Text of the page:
Reader's Digest (Canada)
THERE’S NO SHAME IN TAKING MEDICATION
Many people avoid taking, or even looking into, medication for anxiety because of the stigmas associated with psychiatric drugs. They may worry about dangerous side effects, that they’ll become dependent on them or that loved ones will see them as weak or flawed.
But the fact is, modern pharmacological treatments for anxiety disorders are safer and produce fewer side effects than they did 30 years ago. At the same time, attitudes toward mental illnesses are improving: a 2019 survey by the American Psychological Association found that 87 per cent of adults agreed that having a mental-health disorder is nothing to be ashamed of.
If you’re ready to explore medication, Dr. Debra Kissen, CEO of Light on Anxiety CBT Treatment Center, suggests talking to a primary care doctor, who can prescribe the medications most commonly taken for anxiety.
Selective serotonin reuptake inhibitors (SSRIs) are considered a good starting medication for many forms of anxiety. Serotonin is a neurotransmitter that plays a role in feelings of well-being and happiness, as well as thinking, memory, sleep, digestion and circulation. SSRIs increase levels of serotonin in the brain and are considered non-addictive and safe for long-term use.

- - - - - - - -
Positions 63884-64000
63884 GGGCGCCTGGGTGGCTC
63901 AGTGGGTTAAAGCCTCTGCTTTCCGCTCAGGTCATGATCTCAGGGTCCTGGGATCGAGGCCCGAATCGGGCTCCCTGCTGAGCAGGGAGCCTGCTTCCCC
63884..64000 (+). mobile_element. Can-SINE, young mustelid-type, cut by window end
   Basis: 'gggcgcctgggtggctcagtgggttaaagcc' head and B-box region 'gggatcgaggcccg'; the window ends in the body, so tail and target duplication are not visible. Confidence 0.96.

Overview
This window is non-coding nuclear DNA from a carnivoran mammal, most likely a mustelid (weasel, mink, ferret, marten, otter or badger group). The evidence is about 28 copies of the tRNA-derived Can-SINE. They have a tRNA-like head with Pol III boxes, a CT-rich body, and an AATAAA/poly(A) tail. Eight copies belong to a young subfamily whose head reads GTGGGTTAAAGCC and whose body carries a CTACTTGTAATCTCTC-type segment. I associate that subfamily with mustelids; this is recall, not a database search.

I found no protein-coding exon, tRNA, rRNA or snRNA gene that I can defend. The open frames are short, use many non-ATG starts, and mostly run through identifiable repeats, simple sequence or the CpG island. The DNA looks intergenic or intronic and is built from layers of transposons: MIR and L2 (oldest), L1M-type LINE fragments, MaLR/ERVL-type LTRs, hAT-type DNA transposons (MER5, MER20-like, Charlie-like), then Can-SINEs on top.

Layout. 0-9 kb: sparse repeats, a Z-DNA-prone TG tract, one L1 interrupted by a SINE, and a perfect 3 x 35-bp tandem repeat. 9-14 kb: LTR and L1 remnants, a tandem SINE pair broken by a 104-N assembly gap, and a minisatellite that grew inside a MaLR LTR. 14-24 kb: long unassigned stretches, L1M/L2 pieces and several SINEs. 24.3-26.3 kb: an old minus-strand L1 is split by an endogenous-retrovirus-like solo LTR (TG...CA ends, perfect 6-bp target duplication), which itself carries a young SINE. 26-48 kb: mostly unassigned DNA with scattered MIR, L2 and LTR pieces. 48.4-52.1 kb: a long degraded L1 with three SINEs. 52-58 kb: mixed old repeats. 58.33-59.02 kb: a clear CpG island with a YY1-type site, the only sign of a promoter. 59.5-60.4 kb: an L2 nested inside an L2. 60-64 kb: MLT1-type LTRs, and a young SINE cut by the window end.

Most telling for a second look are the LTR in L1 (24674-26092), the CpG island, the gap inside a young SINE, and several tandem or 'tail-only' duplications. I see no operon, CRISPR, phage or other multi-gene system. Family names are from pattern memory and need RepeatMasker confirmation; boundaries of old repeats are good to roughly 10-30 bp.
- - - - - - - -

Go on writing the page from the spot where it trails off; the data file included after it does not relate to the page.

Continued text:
Another choice is benzodiazepines, or “benzos,” which strengthen the effect of the neurotransmitter GABA—the primary inhibitory (“turn off”) signaller in the brain. Benzos are fast-acting and don’t stay in your system for long, but they are considered unsafe for continuous use and are potentially addictive.
Kissen believes therapy is still crucial because the gains are hardwired into your brain. For moderate to severe anxiety, combining therapy with medication is generally the most impactful. “It’s a one-two punch where the medication is setting up the environment of your brain to make the most rapid gains as you’re doing the work of learning new ways of looking at situations,” says Kissen.